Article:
I did not stop pumping cold turkey. I had already experienced the pain of blocked ducts while breastfeeding, and I didn’t want to create any more complications for myself. So I slowly scaled my pumping sessions down over the course of two weeks – and it went smoothly. As each day passed, I gained more of my life back – which meant more time to spend with my beautiful baby girl.
When all was said and done, our daughter received breast milk (supplemented with formula) for the first 3 months of her life. It’s not the duration that I had initially planned or hoped for, but it’s better than nothing…and for that, I’m grateful.
So, for the new moms out there (or newly expecting) – just know that breastfeeding can come with a wealth of difficulties and complications. The process may not go exactly as you planned (much like birth), but you will do your best. Breastfeeding is not easy for the vast majority of mothers. And if for some reason you cannot breastfeed your child, you are not a failure…it does not make you a bad mother. When it really comes down to it…Fed is Best.
And since I went into the whole breastfeeding thing quite blindly, I wanted to take a bit of time to share a few breastfeeding statistics with you. I think all we really hear about as expectant parents are the recommendations for breastfeeding. The American Academy of Pediatrics recommends exclusive breastfeeding for at least the first 6 months of life, continued with appropriate foods for 1 year, or longer. The World Health Organization follows the same 6-month guidelines, but extends their recommendation to 2+ years of age. And while breastfeeding rates continue to increase, the percentage of women who actually fulfill the recommended timelines was somewhat shocking to me.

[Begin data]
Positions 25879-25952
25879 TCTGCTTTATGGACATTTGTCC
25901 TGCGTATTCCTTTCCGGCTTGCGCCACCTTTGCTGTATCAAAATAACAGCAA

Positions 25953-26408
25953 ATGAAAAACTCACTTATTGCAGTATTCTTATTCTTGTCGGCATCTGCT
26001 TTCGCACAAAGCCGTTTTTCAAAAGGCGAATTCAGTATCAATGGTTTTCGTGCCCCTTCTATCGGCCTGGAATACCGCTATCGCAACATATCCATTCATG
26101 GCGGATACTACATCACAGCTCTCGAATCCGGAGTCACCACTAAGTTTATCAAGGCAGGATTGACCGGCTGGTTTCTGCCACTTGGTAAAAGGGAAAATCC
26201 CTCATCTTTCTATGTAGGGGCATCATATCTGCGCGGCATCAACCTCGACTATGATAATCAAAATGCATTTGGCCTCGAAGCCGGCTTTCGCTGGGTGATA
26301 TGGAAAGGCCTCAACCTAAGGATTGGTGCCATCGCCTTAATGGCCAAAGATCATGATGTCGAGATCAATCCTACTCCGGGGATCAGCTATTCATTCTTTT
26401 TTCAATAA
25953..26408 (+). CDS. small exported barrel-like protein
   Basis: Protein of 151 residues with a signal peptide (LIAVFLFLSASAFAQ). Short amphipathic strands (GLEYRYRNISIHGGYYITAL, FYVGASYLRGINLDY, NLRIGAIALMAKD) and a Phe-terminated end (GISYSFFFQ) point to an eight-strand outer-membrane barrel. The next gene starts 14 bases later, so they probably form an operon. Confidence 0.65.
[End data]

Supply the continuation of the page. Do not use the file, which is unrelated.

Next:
The Centers for Disease Control and Prevention (CDC) report that approximately 60% of mothers don’t breastfeed for as long as they intend. The CDC’s current breastfeeding data spans from 2009 to 2015. And just to share a snippet – here are the numbers for 2014:
- 82.5% of US children were breastfed at least once
- 55.3% of US children were breastfed to 6-months of age (24.9% exclusively)
- 33.7% of US children were breastfed to 12-months of age
It is also worthwhile to point out that breastfeeding rates can vary due to geography, socio-economic status, race and/or culture.
The World Health Organization reports that globally, only 40% of infants under 6-months of age are exclusively breastfed.
So while there is this notion out there (at least I thought there was when I was pregnant) that the vast majority of women breastfeed their children for the recommended periods of time…the actual data is vastly different. In reality, most mothers experience issues with breastfeeding. The most common of which include: lactation and latching, infant nutrition and weight, un-supportive work policies, cultural norms, and lack of family support.
While I highly recommend that mothers breastfeed their babies, I fully understand the difficulties that can prevent someone from breastfeeding their child for as long as anticipated. If those difficulties arise, just know that it’s ok. Everything will be ok. You are not alone. You have not failed anyone. Your health and happiness is vitally important in keeping your baby happy and healthy. If your baby is fed and receiving the proper nutrients required to grow and thrive, then you’re doing a spectacular job!